Municipal Politics Notes – Party time?

Maclean’s runs through Canada’s lousy mayors – with Ottawa’s Larry O’Brien taking up a big chunk of the article – and makes the suggestion that political parties might help address the problem of the overwhelming number of candidates in municipal elections.

Torontoist looks at Toronto’s brief experience with municipal political parties in 1969. A good idea can be butchered in practice. The interesting element in the Toronto failure was candidates not wanting to alienate supporters from other parties by formally affiliating themselves with a party.

Municipal political parties has also been an issue in the Ottawa election. Jim Watson’s camp has been suggesting that O’Brien favours bringing parties to municipal government – even leading to O’Brien filing a privacy complaint over releasing an email exchange. O’Brien has said he wants the public to vote for “like-minded” candidates in ward races.

The debate has been pretty limited. In my reading, Doucet hasn’t weighed in on allowing political parties in city government. In fact, the way the issue was raised – O’Brien was painted as ridiculous for suggesting the idea and being inconsistent in public and private. Watson denounced political parties in municipal politics. I don’t think any council candidates raised the issue. So, is the debate going to get going?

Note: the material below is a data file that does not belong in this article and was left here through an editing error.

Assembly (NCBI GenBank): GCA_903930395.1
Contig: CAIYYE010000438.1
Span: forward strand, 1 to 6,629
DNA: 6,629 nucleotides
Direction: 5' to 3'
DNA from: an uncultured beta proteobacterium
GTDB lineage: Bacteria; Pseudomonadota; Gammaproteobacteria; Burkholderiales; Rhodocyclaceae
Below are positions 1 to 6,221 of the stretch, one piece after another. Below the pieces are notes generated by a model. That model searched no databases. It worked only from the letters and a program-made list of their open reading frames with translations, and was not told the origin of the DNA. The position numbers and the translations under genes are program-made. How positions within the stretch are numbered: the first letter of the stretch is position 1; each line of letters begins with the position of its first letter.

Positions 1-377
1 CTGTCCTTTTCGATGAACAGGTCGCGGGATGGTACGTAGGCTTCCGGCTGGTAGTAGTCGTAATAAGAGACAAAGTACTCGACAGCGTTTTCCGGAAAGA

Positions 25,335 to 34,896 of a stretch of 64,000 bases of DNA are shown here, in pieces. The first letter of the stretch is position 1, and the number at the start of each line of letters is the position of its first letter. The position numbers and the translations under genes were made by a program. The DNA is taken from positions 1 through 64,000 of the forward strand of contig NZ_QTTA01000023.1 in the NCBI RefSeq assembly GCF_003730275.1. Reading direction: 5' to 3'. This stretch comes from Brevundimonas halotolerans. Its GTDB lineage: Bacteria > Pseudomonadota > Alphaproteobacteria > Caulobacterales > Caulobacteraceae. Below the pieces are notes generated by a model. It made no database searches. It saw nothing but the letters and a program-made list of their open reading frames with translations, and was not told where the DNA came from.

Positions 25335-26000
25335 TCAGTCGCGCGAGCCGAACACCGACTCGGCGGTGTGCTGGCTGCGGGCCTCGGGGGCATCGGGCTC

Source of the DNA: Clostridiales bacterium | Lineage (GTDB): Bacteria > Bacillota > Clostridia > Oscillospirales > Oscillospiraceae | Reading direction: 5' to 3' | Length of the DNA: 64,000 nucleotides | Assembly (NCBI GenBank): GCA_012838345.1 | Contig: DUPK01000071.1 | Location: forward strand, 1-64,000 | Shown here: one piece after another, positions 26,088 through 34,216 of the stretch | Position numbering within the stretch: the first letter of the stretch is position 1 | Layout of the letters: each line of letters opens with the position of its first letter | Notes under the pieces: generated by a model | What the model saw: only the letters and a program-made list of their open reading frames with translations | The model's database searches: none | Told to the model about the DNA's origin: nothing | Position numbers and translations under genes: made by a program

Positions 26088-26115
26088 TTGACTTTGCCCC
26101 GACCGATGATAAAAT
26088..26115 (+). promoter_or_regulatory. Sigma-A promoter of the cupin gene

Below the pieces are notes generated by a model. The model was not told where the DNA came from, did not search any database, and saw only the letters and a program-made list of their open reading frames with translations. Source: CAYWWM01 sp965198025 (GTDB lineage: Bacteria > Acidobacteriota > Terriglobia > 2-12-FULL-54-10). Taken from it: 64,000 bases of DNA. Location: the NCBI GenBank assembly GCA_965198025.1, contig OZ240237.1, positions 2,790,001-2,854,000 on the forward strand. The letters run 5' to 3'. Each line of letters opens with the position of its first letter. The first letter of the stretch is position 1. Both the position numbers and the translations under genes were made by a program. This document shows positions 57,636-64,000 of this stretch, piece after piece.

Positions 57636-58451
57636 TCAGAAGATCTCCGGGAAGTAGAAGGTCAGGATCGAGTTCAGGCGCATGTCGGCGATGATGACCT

In Toronto, there is little doubt that party campaign machines are often tapped into by municipal candidates. Smitherman’s camp has certainly drawn on some provincial Liberal infrastructure. This definitely presents a barrier for “dark horse” candidates, though it’s not surprising that people involved in political parties would want to participate in municipal politics – and that their political tastes might match up when they decide to volunteer or work for candidates.

The issue of municipal parties didn’t really come up in the Toronto election. Better Ballots, a campaign examining options for municipal electoral reforms, did have municipal political parties on their list of options.

Is it okay for this informal party involvement to persist? Are questions of vote-splitting and strategic voting that troublesome? Are parties really a solution to all those problems?

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